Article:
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All you need to know about Argentina’s Cueva de las Manos

Published December 19, 2016 by Nick Dall

The enigmatic Cueva de las Manos (Cave of the Hands) in Argentine Patagonia is one of the finest examples of ancient rock art on the planet. Read on to find out more...
What is it?
The Cueva de Las Manos Pintadas (Cave of the Painted Hands) is not so much a single cave as a series of rock overhangs at the base of a cliff-face in the remote and spectacular Cañón de Río Pinturas in Patagonia. The site is most famous for its breathtaking collage of more than 800 black, white, red and ochre handprints, painted over 9,000 years ago, but there are also excellent depictions of guanacos (a relative of the llama and the artists’ main source of food), rheas (a large flightless bird that still roams the Patagonian plains), puma prints and human beings. In addition to living creatures there are also representations of geometric shapes, zigzag patterns, red dots, the sun, and hunting scenes.

guanacos-as-well-david
Photo credit: David


Of the 829 handprints most are male, one has six fingers and only 31 are of right hands. All of the prints are negatives or stencils; created by placing the hand against the rockface and blowing paint at it through a tube made of bone.
What’s the big deal?
Cueva de las Manos is one of the most important examples of rock art in South America and it was declared a UNESCO World Heritage Site in 1999. It is by no means the only example of hand stencils in the world – there are much older sites in France, Spain, Papua New Guinea, Indonesia and Australia – but the main panel at Cuevas de las Manos is by far the largest and most dramatic display of handprints in the world.

fj-turban
Photo credit: FJ Turban


What do the hands mean?
The short answer is ‘no one knows’. One of the more plausible theories is that the hands were painted by adolescent boys as part of an initiation ceremony or rite of passage. This is backed up by the fact that many of the handprints are not large enough to have been made by fully-grown adults. Another popular theory is that the paintings were made as part of a religious ceremony that preceded a hunt.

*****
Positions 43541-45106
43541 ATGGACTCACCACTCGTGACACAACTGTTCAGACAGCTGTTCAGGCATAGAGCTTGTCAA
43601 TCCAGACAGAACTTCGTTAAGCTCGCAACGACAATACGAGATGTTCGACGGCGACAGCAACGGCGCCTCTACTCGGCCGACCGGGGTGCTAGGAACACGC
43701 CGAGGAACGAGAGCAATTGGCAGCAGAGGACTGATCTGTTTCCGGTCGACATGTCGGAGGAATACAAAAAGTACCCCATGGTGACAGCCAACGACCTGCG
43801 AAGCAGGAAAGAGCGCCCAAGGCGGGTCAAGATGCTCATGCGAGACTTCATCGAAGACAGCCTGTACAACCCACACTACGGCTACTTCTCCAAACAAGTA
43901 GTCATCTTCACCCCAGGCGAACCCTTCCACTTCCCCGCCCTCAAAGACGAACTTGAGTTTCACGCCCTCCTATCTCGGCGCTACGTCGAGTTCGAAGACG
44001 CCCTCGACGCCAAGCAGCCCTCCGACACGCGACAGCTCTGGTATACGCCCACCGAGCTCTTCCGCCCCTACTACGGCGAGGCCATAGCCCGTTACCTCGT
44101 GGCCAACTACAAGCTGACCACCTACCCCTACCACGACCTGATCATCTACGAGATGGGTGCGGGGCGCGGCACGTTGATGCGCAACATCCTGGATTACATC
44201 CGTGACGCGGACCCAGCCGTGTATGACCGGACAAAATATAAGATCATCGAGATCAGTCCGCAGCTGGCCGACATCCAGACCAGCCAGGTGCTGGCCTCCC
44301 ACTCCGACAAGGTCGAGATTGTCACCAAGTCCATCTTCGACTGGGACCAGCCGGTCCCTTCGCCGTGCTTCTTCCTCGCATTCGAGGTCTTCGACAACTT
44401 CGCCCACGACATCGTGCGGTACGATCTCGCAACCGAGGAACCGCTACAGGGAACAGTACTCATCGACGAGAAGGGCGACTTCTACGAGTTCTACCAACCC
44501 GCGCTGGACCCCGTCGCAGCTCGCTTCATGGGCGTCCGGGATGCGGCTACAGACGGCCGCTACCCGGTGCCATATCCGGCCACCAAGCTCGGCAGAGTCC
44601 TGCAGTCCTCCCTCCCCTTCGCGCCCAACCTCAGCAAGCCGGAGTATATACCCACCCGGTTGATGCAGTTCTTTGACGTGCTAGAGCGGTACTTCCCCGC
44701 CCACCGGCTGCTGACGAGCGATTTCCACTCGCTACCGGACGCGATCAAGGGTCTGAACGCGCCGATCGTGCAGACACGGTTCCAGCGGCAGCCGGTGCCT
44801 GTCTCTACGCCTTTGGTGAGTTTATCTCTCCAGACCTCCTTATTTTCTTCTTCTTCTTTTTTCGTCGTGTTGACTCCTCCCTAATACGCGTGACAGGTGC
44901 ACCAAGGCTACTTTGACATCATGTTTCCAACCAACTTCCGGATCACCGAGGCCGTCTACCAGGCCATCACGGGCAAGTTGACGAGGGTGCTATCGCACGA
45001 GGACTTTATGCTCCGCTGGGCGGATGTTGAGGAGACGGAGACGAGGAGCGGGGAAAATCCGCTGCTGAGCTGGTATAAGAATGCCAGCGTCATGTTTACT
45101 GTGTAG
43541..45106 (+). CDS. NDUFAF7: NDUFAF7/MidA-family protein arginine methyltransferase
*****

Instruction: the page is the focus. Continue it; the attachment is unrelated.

Where is it?
The caves are located in the spectacularly rugged Cañón de Río Pinturas which is some 75 miles South of the town of Perito Moreno on the legendary Ruta 40 – Argentina’s answer to Route 66. Perito Moreno is about a five-hour drive from the nearest airport in Comodoro Rivadavia – a coastal outpost more than 1,000 miles South of Buenos Aires.

vista-near-the-cave-bibliojojo
Photo credit: Biblio Jojo


How can I see it?
It goes without saying that you’re unlikely to visit the Cuevas de Las Manos ‘by accident’ but those who make the effort are richly rewarded. The town of Perito Moreno is relatively drab and most people choose to stay in the far more picturesque lakeside hamlet of Los Antiguos, some 30 miles to the East. Alternatively there are some basic but delightfully authentic estancias within hiking distance of the caves.
The caves can be reached by car (the last 18 miles are pretty bumpy) or you can hike or horse-back ride the last 3, 5 or even 10 miles. The Rio Pintura valley is a breathtakingly gorgeous place and we’d highly recommend making the final leg of the journey ‘under your own steam’ if at all possible. The caves are located within a national park, and the entry fee includes a free one-hour guided tour of the caves.

carlos-zito
Photo credit: Carlos Zito


The Cueva de Las Manos is not included in any of our standard Patagonia itineraries, but we’ll gladly create a custom itinerary to suit your every need.
Tell me more...
Check out these links for more info on particular aspects of the Cueva de las Manos.
1. A description of the caves from the South American Rock Art Archive.
2. Information about the state-of-the-art museum in Perito Moreno town which will soon open its doors to the public.
3. The UNESCO World Heritage Convention’s official page on the Cueva de Las Manos.
4. An interesting summary of other examples of hand paintings all around the world.
And finally here’s an atmospheric video of a visit to the caves.



Credit to Pablo Gimenez for the title image of this blog.